Hannah is a 20 year old living in the UK, mostly a maths student, but also a musician. She can be found at http://twitter.com/pianomaths.
I wasn’t diagnosed until I was 13. Until that point I was just the maths-absorbed geeky girl who never had friends. Oh, and who played the piano with a level of emotion that was otherwise not displayed in her being. Now, though, seven years on, I see myself as the maths-absorbed geeky girl who is musical, and who also has autism, which is why she is who she is.
I teach maths part-time, mostly to kids with Special Needs labels, and my autism probably makes that an easier task in some ways. I’ve tried to influence my boss’ decisions on the workplace to be more sensory friendly – we are finally now in a room with more natural light and with less “artificial feel” lighting. After the shock of the change last week, this week we have already had a marked improvement in concentration and general coping ability compared to the dingy, dark room with really yellow lighting that we were in (it also has made me feel much more at ease and able to do my job, which is a bonus!). I guess the insight I have can provide ways to practically make a room more conducive to studying in a way he, as a neurotypical (NT), can’t. Hopefully any new students on the spectrum will find the environment more suitable from the start.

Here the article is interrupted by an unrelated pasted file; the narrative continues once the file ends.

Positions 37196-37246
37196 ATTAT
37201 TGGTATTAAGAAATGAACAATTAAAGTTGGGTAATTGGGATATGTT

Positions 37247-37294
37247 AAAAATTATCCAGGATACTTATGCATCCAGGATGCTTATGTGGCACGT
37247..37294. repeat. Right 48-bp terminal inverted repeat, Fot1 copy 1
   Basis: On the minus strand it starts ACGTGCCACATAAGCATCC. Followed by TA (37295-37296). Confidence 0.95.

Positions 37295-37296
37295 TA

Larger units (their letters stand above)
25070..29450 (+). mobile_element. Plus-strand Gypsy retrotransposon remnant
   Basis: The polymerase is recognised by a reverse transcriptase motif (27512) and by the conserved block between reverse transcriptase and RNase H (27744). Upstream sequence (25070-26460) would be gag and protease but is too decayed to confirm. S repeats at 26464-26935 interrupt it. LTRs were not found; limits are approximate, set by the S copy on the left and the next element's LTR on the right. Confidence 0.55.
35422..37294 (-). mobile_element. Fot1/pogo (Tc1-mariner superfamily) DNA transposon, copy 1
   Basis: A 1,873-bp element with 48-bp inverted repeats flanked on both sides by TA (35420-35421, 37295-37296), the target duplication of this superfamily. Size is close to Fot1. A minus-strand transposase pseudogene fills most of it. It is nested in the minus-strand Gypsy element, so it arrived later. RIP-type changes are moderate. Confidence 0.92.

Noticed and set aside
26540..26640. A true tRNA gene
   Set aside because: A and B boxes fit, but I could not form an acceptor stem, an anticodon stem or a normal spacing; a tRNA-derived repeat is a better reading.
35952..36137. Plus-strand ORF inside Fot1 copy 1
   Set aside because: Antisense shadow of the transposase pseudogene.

I try to hide my autism (not sure how successful I am at this, but I do try). I was having a conversation with someone who knows I’m autistic and who has an autistic child in the street a few weeks ago, so wasn’t bothering to do the “stare at his mouth as that is nearly his eyes” or the “make my voice go up and down in a way to make it seem less flat” which I generally do. Then, a member of a choir I direct appeared [I live in a small town and I am known by lots of people] and suddenly I needed to be back to the “quirky yet not autistic choir director” role. I think that my need to hide the more visible sides to my autism probably stifles me at times – the finger wiggling, the tapping my forehead (my stimming techniques), the doing maths aloud in public places (this makes me feel more able to cope, the London Underground is somewhere I really struggle, so end up doing some quite involved sums to keep me functioning), lack of eye contact, flat monotonic voice – all just part of me being me, but what I try to hide. The autism which is part of me (and I would not change as it gives me the enthusiasm for my maths and the view on the world I have) seems to be not acceptable to others. The visible “slightly odd” features of me are picked up by those NTs around me. It takes a lot of effort to not include those features in my behaviours whenever I am outside my own home. Maybe one day I’ll feel comfortable enough with my inbuilt natural behaviours to show them to most people, but I don’t at the moment.